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Discussion Starter · #1 ·
My car is essentially stock (A code) and probably never had the heads off let alone changing anything to run on unleaded vs. regular gas. Should I run 94 octane (can get locally at Sunoco) or just tap water, er 87 octane ::? Any issues running unleaded (not that there's much choice :) )? Thanks.

Kelly
 

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As long as you don't get any "octane ping", sounds like chains dragging under the car under acceleration, I'd use the 87. There are lead sustitutes out there, I tried one, every time I used it, following the directions, I foul out my two plugs closest to the carburetor! Now I only use it about every other fill-up, and not quite as much as they reccomend. Do a search here on "lead substitute" and you'll see quite a few opinions on its' use!
 

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The octang rating is a number used to identify the antipinging of the fuel. for a standard engine you will gain nothing except a lighter wallet for using a higher octane fuel. If your car pings then you might need to move up to mid level fuel (assuming your care is properly tuned). The purpose of the tetra ethyl lead was to increas the octane level. It had a side benefit of impregnating the valves and valve seats to work like a lubricant. with unleaded fuel the valves can start wearing the valve seats. Modern heads and new valve jobs usually have hardened valve seats to prevent this from happening. SO if your car has orig heads, lead substitute might be suggested.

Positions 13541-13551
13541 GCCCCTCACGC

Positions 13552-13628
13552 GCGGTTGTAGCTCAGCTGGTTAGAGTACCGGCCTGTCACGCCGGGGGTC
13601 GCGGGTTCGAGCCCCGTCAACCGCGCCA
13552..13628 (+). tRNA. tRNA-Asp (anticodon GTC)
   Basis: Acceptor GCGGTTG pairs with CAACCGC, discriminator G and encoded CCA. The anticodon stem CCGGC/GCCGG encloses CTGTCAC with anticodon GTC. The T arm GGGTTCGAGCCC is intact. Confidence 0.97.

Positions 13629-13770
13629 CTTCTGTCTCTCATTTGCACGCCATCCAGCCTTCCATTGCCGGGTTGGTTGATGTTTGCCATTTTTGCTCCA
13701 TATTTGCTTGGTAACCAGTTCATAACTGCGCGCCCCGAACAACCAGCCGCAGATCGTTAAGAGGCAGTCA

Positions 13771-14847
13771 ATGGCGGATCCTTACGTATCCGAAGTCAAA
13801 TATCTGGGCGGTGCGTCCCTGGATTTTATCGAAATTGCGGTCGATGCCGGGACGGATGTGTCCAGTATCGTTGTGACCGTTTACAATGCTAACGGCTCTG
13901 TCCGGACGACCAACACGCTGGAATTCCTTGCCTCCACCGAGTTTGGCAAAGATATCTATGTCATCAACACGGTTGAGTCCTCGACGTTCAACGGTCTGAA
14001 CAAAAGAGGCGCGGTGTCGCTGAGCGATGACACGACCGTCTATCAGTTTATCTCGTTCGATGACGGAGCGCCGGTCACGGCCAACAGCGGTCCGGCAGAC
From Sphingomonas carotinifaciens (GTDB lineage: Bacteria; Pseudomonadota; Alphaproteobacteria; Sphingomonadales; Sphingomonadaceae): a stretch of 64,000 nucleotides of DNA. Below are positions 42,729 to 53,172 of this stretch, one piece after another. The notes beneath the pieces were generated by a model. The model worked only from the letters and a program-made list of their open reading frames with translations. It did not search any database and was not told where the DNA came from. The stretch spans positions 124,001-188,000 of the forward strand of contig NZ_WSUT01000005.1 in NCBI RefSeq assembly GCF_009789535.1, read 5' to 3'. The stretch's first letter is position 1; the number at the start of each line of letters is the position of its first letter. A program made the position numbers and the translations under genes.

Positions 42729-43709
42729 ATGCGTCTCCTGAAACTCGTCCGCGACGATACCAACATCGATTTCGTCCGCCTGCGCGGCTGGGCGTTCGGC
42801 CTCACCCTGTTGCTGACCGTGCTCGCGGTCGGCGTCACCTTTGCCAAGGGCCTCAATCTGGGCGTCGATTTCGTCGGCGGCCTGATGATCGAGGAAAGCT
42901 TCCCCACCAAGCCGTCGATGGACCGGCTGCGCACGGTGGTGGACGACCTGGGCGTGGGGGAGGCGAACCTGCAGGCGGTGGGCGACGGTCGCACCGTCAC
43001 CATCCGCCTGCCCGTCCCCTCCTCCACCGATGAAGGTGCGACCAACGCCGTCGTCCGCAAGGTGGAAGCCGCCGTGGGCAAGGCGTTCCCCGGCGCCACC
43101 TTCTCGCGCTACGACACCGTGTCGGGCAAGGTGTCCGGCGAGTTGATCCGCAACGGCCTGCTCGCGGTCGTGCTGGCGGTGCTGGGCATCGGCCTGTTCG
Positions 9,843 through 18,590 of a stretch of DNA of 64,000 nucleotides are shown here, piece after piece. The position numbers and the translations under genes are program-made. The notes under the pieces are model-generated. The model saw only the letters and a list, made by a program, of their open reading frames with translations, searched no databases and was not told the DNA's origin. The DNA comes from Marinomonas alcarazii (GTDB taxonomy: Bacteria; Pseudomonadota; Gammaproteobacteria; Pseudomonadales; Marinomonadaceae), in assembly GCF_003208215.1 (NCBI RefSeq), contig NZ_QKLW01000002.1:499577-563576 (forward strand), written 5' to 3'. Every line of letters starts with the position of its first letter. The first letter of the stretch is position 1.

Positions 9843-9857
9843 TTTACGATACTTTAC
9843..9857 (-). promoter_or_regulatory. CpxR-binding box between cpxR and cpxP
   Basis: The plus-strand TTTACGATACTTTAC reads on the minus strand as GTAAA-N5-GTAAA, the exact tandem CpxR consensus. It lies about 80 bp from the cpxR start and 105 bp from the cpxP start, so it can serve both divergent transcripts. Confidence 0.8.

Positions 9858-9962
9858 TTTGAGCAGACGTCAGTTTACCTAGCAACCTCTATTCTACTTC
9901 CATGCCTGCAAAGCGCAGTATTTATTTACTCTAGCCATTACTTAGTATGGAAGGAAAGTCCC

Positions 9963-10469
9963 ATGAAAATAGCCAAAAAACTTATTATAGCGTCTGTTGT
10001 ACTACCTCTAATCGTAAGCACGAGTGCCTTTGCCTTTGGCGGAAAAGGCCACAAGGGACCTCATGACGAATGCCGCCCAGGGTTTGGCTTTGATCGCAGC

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Discussion Starter · #4 ·
Thanks for the feedback, guys. With the GN, I'm familiar with octane requirements (28 lbs of boost = 116 octane :: ). I'll look into lead substitute in the archives.

Kelly
 

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Even with original heads, many people will swear that a lead substitute is NOT necessary. I tend to agree with them...


Anyways, octane is a rating of how slowly the mixture burns, and if you're using a low octane (too low for your motor) you'll experience detonation because the fuel will be consumed too quickly in the combustion chamber.

My recommendation: Use 87 octane, go out on the highway, floor it, and if it doesn't "ping" then keep using 87. If it does "ping" then use that gasoline as fast as possible and step up to 89.

Pinging is synonymous with engine death. DO NOT let the engine "ping".
 

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Woah, another GN owner. ::

These cars aren't no where as finiky as GNs when it comes to octane. If you're really worried pour in some 93 and forgetabouit. :p

James
 

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Discussion Starter · #7 ·
Yup, C-16 is a little more expensive than good ole Sunoco 94 ::
 

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Anyways, octane is a rating of how slowly the mixture burns, and if you're using a low octane (too low for your motor) you'll experience detonation because the fuel will be consumed too quickly in the combustion chamber.
No, octane ratings describe the fuel's resistance to auto-ignition. The flame front speeds of pump gas doesn't vary significantly with octane rating.In fact, if some factor makes the mixture burn more slowly, knock/detonation/pinging will get WORSE, not better. Fast burns are a good thing... hence inducing swirl in the induction charge, or putting in dual plugs to get two flame fronts going, or MSD ignitions to get multiple flames going... a slower burning mixture runs counter to each of these mods.
 
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